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Donis v. American Waste Services, LLC: the Appeals Court reaffirms long-held wage law principles

A recent Massachusetts Appeals Court case reaffirms two long-held principles under the Massachusetts wage laws: that 1) certain corporate officers may be held individually liable for Wage Act violations; and 2) where employers fail to comply with the legal obligations to maintain certain time-keeping records, they should not benefit from that in litigation.

1. Individual Liability for Certain Officers for Wage Act Violations

The Massachusetts Wage Act, M.G. L. c. 149, § 148, requires timely payment of wages to employees. The legislative purpose of the Wage Act is "to prevent the unreasonable detention of wages."

The Appeals Court reaffirmed that the president and treasurer of a corporate employer, as well as an officer or agent of the corporation who "controls, directs, and participates to a substantial degree in formulating and determining policy of a corporation" are individually liable for Wage Act violations.

Moreover, as for limited liabilities entities (LLCs), the Court reaffirms that managers, officers, or other agents of limited liability entities can also be held individually liable.

2. Employers Should Not Benefit from Violating the Law

State and federal law requires that employers maintain accurate records of the hours worked by their employees. Where an employer maintains records, and the employee is not paid properly for all hours worked, one should be able to discern any illegal underpayment from an audit of those records and knowledge of all relevant facts.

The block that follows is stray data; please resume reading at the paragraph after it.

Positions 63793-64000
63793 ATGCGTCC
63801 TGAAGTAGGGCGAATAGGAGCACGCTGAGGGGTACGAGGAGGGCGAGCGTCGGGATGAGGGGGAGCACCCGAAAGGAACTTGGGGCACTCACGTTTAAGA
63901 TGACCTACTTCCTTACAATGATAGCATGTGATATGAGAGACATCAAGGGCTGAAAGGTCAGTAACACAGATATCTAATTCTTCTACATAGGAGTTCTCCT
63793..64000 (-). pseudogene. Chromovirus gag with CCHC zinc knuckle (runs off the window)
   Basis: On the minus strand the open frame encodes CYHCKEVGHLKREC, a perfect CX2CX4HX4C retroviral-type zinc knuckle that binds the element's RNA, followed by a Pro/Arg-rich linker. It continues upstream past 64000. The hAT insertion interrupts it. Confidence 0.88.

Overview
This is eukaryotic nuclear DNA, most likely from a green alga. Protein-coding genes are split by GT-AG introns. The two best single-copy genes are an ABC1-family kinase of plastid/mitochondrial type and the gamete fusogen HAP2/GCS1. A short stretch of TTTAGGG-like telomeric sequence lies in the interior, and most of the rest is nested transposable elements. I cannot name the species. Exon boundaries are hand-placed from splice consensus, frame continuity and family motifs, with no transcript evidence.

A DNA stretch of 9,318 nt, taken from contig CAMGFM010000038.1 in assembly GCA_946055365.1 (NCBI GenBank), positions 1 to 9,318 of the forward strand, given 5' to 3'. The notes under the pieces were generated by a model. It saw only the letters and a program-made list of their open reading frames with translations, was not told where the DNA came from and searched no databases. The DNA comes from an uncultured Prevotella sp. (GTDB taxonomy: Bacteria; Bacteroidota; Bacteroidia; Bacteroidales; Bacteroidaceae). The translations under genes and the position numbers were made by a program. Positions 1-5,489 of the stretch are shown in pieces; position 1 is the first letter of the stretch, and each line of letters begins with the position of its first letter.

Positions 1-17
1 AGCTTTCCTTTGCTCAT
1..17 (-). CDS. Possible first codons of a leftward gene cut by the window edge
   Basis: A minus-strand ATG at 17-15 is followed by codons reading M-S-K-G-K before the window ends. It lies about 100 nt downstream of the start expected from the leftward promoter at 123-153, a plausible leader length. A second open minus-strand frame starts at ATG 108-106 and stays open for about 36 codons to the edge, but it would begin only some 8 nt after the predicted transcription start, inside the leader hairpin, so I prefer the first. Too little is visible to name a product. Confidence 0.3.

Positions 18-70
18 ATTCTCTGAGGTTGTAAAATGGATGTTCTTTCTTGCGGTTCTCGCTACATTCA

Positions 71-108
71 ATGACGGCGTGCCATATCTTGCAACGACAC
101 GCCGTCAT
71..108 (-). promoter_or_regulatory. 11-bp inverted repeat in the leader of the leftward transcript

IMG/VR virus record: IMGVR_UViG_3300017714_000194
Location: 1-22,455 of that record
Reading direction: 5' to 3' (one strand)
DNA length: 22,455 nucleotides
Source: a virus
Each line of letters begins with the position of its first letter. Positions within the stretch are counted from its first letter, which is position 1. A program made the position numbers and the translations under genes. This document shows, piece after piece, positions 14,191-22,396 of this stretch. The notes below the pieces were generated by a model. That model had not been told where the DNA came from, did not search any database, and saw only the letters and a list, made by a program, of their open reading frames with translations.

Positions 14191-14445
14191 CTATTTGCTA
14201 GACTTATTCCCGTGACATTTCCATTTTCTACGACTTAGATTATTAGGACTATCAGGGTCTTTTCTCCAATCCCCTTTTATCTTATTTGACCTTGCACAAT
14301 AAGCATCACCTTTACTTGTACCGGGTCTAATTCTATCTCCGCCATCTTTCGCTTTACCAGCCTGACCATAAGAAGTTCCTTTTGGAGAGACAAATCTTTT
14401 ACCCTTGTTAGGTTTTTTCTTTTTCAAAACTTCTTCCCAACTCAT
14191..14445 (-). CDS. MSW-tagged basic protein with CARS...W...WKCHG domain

But what happens where an employer does not maintain accurate time-keeping records, and the employee thinks she is being underpaid but did not keep her own records?

The Appeals Court reaffirms a 1946 U.S. Supreme Court holding that the employee does not need to prove "the precise extent of uncompensated work" but instead must show that she has "in fact performed work for which [she] was improperly compensated and [to] produce[] sufficient evidence to show the amount and extent of that work as a matter of just and reasonable inference." She should not, however, be "penalize[d]" for her inability "to prove the precise extent of uncompensated work."

If the employee is able to show such, the employer would then have the opportunity to present evidence of "the precise amount of work performed" or other evidence attempting "to negative the reasonableness of the inference to be drawn from the employee's evidence."

Doorways Employment Law specializes in employment law counseling, strategic advice and representation to individuals and businesses across Massachusetts, including on wage and hour matters. Contact Doorway Employment Law for an employment law consultation.

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